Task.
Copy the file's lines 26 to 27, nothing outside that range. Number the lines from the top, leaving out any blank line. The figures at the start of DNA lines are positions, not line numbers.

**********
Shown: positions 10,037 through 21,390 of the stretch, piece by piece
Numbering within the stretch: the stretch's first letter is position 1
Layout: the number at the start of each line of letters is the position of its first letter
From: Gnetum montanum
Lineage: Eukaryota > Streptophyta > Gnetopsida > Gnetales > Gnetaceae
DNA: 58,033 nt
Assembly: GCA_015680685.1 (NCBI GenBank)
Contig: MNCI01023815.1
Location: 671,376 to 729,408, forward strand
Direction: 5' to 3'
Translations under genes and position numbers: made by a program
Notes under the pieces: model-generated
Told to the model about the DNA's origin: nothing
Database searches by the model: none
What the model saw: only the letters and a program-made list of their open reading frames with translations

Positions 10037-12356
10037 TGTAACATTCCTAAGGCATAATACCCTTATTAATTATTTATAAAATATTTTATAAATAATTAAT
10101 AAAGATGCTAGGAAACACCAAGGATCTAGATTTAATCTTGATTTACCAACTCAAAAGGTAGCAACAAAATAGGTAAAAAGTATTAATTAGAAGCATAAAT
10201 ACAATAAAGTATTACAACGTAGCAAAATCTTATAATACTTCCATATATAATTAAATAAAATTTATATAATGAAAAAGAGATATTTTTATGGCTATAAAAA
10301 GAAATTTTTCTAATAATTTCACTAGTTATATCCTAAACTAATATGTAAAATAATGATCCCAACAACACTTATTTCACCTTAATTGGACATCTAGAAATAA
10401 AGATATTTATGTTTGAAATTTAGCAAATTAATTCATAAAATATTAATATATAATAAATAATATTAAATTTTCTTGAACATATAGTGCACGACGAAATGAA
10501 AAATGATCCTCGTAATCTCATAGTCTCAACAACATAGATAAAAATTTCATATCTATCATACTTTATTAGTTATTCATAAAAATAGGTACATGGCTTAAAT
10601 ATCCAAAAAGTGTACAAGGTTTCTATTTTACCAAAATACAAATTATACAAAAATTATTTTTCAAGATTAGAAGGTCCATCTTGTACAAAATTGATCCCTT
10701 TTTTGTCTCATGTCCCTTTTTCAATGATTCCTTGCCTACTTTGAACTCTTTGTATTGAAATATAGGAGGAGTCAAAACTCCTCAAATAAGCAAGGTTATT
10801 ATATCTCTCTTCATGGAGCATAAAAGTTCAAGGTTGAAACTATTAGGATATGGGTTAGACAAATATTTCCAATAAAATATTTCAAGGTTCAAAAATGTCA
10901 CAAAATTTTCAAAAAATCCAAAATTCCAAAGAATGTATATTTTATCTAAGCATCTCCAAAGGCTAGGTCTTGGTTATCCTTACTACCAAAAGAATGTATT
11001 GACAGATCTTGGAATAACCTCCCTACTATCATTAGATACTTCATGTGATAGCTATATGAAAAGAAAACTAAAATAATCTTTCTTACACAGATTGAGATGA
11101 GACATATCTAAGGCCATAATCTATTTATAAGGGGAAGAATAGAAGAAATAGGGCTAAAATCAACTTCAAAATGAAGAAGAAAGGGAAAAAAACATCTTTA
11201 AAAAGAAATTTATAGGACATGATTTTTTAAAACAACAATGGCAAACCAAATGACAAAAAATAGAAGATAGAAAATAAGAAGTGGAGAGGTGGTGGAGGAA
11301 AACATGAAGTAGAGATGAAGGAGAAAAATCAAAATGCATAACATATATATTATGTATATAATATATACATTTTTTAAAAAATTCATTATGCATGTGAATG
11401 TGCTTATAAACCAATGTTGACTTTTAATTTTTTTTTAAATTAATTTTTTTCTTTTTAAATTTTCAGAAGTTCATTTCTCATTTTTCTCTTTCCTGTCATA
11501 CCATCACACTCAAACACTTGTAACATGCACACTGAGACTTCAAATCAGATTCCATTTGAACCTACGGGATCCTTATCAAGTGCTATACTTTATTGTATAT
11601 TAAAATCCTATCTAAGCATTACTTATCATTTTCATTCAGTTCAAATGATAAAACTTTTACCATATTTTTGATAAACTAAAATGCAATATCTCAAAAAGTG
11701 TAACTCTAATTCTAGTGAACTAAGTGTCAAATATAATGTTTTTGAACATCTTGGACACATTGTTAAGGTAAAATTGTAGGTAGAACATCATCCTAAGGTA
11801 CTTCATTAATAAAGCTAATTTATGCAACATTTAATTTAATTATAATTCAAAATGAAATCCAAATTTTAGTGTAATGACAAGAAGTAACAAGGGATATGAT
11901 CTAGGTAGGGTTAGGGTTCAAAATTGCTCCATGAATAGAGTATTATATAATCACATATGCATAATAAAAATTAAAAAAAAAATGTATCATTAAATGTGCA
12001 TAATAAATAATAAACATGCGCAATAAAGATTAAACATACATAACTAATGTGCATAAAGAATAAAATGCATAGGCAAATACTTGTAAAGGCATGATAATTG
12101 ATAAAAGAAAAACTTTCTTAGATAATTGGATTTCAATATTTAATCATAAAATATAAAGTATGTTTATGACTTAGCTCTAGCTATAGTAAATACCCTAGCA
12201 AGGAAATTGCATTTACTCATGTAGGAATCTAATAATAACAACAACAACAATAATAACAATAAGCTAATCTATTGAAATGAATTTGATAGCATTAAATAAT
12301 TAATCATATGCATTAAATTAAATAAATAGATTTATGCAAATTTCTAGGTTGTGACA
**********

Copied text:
10901 CAAAATTTTCAAAAAATCCAAAATTCCAAAGAATGTATATTTTATCTAAGCATCTCCAAAGGCTAGGTCTTGGTTATCCTTACTACCAAAAGAATGTATT
11001 GACAGATCTTGGAATAACCTCCCTACTATCATTAGATACTTCATGTGATAGCTATATGAAAAGAAAACTAAAATAATCTTTCTTACACAGATTGAGATGA